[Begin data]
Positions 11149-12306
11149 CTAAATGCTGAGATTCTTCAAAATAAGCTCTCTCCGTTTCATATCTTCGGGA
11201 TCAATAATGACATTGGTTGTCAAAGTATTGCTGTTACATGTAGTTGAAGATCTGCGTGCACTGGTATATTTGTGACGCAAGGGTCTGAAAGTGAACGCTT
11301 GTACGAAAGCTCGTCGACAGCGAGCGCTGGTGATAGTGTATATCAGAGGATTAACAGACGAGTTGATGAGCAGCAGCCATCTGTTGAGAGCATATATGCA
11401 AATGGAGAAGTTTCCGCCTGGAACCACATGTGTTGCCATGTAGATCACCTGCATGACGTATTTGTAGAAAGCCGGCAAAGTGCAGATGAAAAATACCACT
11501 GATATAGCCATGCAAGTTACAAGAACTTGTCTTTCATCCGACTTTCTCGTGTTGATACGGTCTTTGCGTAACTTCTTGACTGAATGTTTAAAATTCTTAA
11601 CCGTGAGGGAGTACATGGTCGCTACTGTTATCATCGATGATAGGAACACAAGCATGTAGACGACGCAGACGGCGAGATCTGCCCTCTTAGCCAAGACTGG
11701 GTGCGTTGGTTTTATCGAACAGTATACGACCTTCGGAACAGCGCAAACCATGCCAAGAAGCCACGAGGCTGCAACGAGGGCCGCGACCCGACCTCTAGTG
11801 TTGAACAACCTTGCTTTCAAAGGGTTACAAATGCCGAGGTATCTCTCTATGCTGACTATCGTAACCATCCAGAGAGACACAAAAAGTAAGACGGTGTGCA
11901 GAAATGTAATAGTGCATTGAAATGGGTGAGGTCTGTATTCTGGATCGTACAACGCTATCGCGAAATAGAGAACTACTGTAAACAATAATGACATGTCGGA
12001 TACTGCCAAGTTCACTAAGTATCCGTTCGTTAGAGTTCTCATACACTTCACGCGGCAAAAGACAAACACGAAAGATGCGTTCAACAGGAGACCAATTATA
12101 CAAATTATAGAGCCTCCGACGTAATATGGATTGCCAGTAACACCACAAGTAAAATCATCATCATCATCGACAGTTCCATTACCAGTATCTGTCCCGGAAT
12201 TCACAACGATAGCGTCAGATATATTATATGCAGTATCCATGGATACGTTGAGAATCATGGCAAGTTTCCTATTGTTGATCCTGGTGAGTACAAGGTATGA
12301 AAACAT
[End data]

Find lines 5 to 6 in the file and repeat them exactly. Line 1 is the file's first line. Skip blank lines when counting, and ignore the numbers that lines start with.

11401 AATGGAGAAGTTTCCGCCTGGAACCACATGTGTTGCCATGTAGATCACCTGCATGACGTATTTGTAGAAAGCCGGCAAAGTGCAGATGAAAAATACCACT
11501 GATATAGCCATGCAAGTTACAAGAACTTGTCTTTCATCCGACTTTCTCGTGTTGATACGGTCTTTGCGTAACTTCTTGACTGAATGTTTAAAATTCTTAA